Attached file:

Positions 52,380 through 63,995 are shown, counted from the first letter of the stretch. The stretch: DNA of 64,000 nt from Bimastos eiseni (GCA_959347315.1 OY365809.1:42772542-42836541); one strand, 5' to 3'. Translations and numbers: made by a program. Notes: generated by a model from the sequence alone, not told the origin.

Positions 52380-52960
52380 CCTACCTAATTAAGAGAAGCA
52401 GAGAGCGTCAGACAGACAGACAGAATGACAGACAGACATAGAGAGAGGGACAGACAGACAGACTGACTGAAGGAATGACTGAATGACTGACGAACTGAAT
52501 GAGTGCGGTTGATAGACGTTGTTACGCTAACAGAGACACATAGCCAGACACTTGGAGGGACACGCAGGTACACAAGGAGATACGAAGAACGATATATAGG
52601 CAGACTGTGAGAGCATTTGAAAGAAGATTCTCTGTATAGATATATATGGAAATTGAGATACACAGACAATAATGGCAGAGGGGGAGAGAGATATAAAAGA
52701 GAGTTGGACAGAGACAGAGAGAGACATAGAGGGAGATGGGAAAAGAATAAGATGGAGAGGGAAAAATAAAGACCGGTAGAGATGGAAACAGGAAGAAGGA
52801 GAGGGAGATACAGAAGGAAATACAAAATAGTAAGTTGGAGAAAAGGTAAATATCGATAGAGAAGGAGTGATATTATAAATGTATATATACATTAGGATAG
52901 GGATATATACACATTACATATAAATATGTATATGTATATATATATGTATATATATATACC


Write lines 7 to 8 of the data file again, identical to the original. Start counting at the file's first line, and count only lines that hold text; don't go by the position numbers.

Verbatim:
52701 GAGTTGGACAGAGACAGAGAGAGACATAGAGGGAGATGGGAAAAGAATAAGATGGAGAGGGAAAAATAAAGACCGGTAGAGATGGAAACAGGAAGAAGGA
52801 GAGGGAGATACAGAAGGAAATACAAAATAGTAAGTTGGAGAAAAGGTAAATATCGATAGAGAAGGAGTGATATTATAAATGTATATATACATTAGGATAG